Apr 22, 2014 at 07:13 AM

Why Small Business Finds It Hard to Borrow from Banks

By Dennis LaRue

A small-business owner faces two daunting challenges: The first is securing the financing needed to open his enterprise. The second is ensuring he maintains the financing needed to stay open.

“Startups are the hardest to finance,” says Steve A. Spencer, president of the Youngstown chapter of Score, formerly the Service Corps of Retired Executives. Spencer should know. He’s the former president of three commercial banks.

“The success ratio of startups is low,” he says, “because of their lack of capital.”

“Borrowing starts even before a business is created,” notes his colleague, Nick Moliterno, treasurer of Youngstown Score. To secure funding, the entrepreneur “needs a good [personal] credit record and to demonstrate he has some management experience.”

“Eighty-five percent of small businesses borrow from a commercial bank,” reports Ann Marie Wiersch, a senior policy analyst with the Federal Reserve Bank of Cleveland, the route she recommends.

The remaining 15%, of which small-business owners should be wary, include lending clubs, finance companies and online sources. “The news coverage of alternative lenders is disproportionate to their share of the market,” she says. Moreover, “venture capitalists and angel investors are not as strong as they once were.”

“Smaller loans are very tough to get,” says Harold Davis, CEO and principal owner of HD Davis CPAs, LLC, in Liberty Township. He reinforces Wiersch’s research that commercial banks find other lending more attractive because they tend to require less effort and time to review and administer. The other loans tend to carry less risk and be more profitable.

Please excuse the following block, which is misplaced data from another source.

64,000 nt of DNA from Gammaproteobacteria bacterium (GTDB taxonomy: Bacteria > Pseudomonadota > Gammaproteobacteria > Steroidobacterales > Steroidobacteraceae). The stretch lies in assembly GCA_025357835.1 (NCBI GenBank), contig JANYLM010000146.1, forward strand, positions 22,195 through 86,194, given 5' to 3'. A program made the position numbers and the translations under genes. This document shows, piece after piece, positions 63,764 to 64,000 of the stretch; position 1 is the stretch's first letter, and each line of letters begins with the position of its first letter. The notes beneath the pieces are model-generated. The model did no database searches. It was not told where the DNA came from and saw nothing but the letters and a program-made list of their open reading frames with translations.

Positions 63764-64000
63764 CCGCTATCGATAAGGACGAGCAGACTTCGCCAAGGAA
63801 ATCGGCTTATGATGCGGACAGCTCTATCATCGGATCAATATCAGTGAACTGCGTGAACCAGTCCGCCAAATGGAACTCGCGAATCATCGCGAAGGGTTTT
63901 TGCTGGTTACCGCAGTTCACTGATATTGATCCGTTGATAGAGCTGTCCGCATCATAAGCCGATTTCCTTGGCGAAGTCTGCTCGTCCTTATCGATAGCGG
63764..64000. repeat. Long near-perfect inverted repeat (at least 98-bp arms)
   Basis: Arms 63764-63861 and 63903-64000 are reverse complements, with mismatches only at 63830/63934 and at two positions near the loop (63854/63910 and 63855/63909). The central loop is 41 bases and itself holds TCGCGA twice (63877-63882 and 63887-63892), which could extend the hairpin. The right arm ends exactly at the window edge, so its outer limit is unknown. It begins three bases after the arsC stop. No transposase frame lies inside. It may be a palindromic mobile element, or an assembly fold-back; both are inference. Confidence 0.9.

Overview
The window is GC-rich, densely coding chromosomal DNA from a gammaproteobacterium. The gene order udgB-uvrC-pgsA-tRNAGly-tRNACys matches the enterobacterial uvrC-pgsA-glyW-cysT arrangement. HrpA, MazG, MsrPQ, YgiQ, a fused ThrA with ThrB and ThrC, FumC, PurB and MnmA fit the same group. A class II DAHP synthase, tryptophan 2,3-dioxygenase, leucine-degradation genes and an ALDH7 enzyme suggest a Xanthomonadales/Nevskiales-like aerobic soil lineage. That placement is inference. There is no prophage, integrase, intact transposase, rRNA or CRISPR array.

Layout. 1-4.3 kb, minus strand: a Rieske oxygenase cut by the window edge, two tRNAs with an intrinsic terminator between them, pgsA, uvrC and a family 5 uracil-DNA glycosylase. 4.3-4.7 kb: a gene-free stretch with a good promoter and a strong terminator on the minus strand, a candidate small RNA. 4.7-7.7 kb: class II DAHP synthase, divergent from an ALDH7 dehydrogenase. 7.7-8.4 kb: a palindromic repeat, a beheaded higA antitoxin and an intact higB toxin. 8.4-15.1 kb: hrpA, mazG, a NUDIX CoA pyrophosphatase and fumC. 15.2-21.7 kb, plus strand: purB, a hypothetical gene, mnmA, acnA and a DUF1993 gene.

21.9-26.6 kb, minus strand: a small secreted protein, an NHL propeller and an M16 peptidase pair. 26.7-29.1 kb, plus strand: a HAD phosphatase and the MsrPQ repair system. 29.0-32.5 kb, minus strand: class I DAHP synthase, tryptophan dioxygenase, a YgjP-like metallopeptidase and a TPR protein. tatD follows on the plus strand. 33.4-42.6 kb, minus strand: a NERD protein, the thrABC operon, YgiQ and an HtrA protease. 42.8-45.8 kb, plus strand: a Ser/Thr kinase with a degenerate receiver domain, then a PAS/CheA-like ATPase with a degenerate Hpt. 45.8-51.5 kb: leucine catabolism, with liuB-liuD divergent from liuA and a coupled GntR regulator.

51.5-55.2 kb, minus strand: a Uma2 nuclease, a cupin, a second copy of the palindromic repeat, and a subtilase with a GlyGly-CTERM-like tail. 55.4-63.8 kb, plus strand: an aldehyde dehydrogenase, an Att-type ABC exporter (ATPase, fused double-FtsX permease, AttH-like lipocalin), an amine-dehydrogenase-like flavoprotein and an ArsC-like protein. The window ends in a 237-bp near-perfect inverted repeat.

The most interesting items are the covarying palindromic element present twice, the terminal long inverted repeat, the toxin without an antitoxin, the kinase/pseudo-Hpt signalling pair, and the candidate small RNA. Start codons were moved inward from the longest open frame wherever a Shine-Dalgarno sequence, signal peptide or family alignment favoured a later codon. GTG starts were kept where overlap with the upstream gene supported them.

Banks are leery of lending to small-business owners for yet another reason. “People will say anything to get money [to start a business],” Spencer has found. And when sales are less than expected, “People will say anything to not pay you back.”

“Many ideas to start a small business don’t need a large influx of capital, only a small loan of $10,000 or $15,000,” Moliterno says. “[To a bank,] these are at the top of the scale for risk, bottom of the scale for reward. … Sixty percent of folks are looking for a storefront that offers food or a craft business, a candy store, a yogurt store.” 

Even when banks grant credit to small-business owners, they increasingly are imposing covenants, Davis is finding. “Covenants are very tough,” reports the certified public accountant who works mostly with small businesses. “They used to be an afterthought. Now they change every time an owner renews his line of credit.”

The Federal Reserve System is encouraging banks to impose and enforce covenants, Davis says, despite the strengthening recovery and that borrowers are doing better in repaying their debts.

Covenants are binding agreements lenders impose to reduce their risk and ensure the borrower continues to repay in full and on schedule. They restrict the borrower’s ability to deploy or employ his assets, especially those he offered as collateral.

They also limit the owner’s ability to withdraw funds to pay his shareholders dividends. “Banks want you to leave equity in your company to secure your loan,” Davis says.

And banks expect small business to experience growth every year, he adds.

Where bank covenants once usually required annual audits, that condition is disappearing.

“Audits [by an outside public accounting firm] are so expensive,” Davis explains, and often “arrive too late” to alert the lender if something’s amiss.

CPAs perform three levels of analysis, compilations, reviews and audits. In a compilation, the most basic analysis, the accountant says the business complies with the basic requirements of professional standards and he can find no obvious departures from GAAP – generally accepted accounting principles – but offers no assurance that the company’s financial statement conforms with GAAP.